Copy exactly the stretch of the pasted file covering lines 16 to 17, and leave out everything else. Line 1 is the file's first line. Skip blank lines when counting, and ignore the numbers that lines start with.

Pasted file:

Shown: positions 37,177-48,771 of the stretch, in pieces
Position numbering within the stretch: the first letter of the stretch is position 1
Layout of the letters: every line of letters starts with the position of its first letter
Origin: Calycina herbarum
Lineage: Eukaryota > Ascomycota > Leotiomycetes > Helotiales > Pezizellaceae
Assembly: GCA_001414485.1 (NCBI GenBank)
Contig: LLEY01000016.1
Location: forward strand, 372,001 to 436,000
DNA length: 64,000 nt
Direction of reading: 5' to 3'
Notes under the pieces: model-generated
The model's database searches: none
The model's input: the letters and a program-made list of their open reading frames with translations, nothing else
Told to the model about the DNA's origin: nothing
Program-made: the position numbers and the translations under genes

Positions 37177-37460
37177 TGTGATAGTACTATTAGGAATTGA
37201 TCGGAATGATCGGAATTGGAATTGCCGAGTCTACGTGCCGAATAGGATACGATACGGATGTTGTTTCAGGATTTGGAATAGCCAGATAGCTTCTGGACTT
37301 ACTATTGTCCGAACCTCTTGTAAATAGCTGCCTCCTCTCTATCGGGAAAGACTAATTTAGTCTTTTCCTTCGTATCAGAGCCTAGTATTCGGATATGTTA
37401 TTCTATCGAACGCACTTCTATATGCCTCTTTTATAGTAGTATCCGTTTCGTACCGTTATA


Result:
Positions 37177-37460
37177 TGTGATAGTACTATTAGGAATTGA